Behavior Changes - Signs of Illness

What do you think when your cat, so faithful in his use of the litter box, starts to pee in your closet or on your bed? Or what if you start to notice that he is not eating or drinking like he used to? What if your cuddly lap-cat suddenly does to not want to be held or your playful kitty starts to sleep all the time? It has taken us many years to even begin to recognize how our cat's behavior warns us of how they are feeling. If they were able to talk to us it would help a great deal, but we are beginning to understand the language of behavior change and how it can be a sign of illness. We are hoping that through this article we can help you to recognize these signs in your cat to get them help before they have to suffer too long or before an illness progresses too far.

First, we live in a society where words are our main means of communication. If you aren't feeling well, you tell someone. This gets a little more difficult when you are dealing with a baby, for instance. They can't tell you how they are feeling, but the signs of illness in a baby are similar to yours. So we catch on a little faster. They have a fever or they have a runny nose. They are throwing up or they have diarrhea. There are all sorts of symptoms that we understand. But when we cross into the world of cats it becomes much more difficult. They don't have the same signs or they are harder to recognize. For instance, a cat's normal temperature is 100 to 102.5. If they get a temperature it's a lot harder to tell. You can't feel their forehead or quickly take their temperature under their tongue. It requires a little more effort to discover they are burning up with fever. It's also more difficult to recognize they are in pain, they hide it so well. So, what do you do? You look at their behavior. Here are a few of the signs that we see most often associated with illness.

Stops using the litter box consistently.
If you have ever had a bladder or urinary infection or passed a kidney stone you will know how uncomfortable it can be to have a something wrong with your urinary tract. In cats, urinary tract problems will often show up first with litter box issues. A kitten or cat that has consistently used the litter box, will suddenly start to urinate in other places. Why? It hurts to urinate, so they associate the pain with the litter box and try to find other areas to go where it won't hurt. This behavior change can happen with cats that have FLUTD, a bladder infection, or even crystals that they are passing. So before you get frustrated with your cat for urinating on the bed, take them to the vet. Make sure that they aren't suffering from some form of urinary tract problem.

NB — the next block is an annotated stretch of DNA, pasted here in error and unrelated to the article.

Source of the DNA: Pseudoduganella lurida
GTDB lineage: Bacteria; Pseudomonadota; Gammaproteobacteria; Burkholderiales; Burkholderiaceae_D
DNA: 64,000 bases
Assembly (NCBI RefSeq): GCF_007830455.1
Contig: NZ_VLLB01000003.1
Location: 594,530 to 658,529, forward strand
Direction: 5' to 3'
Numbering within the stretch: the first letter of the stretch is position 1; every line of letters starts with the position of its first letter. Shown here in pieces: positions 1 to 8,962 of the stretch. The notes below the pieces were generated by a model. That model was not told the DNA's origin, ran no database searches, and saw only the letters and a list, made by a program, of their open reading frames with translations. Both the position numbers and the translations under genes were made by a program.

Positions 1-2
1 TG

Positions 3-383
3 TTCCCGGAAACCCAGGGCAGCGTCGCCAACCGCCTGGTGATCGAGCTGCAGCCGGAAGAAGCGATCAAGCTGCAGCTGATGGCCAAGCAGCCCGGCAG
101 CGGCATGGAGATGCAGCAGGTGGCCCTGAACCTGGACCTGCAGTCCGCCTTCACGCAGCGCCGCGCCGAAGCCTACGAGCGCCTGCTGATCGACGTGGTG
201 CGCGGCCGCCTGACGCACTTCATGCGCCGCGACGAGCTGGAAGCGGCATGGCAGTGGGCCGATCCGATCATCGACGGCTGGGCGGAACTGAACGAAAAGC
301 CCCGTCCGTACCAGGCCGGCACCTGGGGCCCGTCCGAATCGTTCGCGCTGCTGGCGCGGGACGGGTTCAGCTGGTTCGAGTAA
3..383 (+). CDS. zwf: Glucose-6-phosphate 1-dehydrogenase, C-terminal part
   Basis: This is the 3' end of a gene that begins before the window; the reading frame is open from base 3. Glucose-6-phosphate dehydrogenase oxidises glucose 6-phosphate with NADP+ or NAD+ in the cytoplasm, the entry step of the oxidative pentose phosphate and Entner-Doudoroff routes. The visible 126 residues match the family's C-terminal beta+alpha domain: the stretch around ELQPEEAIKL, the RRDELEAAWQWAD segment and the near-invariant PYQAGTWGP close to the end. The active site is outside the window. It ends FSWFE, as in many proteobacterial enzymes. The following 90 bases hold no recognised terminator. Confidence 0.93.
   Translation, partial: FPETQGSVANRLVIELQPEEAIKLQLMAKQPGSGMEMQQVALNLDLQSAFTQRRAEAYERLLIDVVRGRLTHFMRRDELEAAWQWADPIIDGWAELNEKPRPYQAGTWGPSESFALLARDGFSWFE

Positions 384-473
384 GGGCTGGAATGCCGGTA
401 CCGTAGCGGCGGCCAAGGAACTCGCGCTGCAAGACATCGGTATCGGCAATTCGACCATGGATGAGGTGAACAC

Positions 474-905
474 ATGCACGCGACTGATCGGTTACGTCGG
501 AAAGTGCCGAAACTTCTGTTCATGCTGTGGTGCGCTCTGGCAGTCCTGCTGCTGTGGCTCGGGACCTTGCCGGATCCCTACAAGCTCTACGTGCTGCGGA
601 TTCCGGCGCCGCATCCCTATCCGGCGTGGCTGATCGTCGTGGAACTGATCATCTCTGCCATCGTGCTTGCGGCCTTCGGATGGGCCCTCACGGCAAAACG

Not eating well.
If you know that your cat usually eats a certain amount of food and it suddenly changes, there may be cause for concern. Sometimes it's as simple as your cat having a hairball. This is an easy problem to help them with and we recommend trying this first in any cat that is having eating problems. You can find hairball gels at most pet stores, but even Vaseline does the trick. You can put a little on their paw for them to lick off or stick a little clump in their mouth for them to swallow. You will want to do this once a day for a week to see if it helps them pass a hairball (either up or down). If they do pass a hairball, you should notice their appetite come back right away. If they don't, it would be wise to take them to the vet.

Doesn't want to be held.
I know that a lot of people think that as a cat ages, he or she will just get less interested in being held. But, this isn't always the case. Most of the time a cat that is cuddly will be cuddly for life. If your cat has been a cuddly lap cat and starts to not want to be touched it might be an indication that they are ill. At this point we recommend watching for other signs. Are they eating well? Are they using the bathroom as normal? Do they have diarrhea? If anything else looks suspicious we would recommend taking them to the vet.

There are many other behavior changes that we could list. But it all comes down to one thing. You know your cat better that anyone. It is good to trust your instincts. If you think something is wrong take them to the vet. It's worth the price of a vet visit to make sure that your cat's behavior is not an indication of illness.

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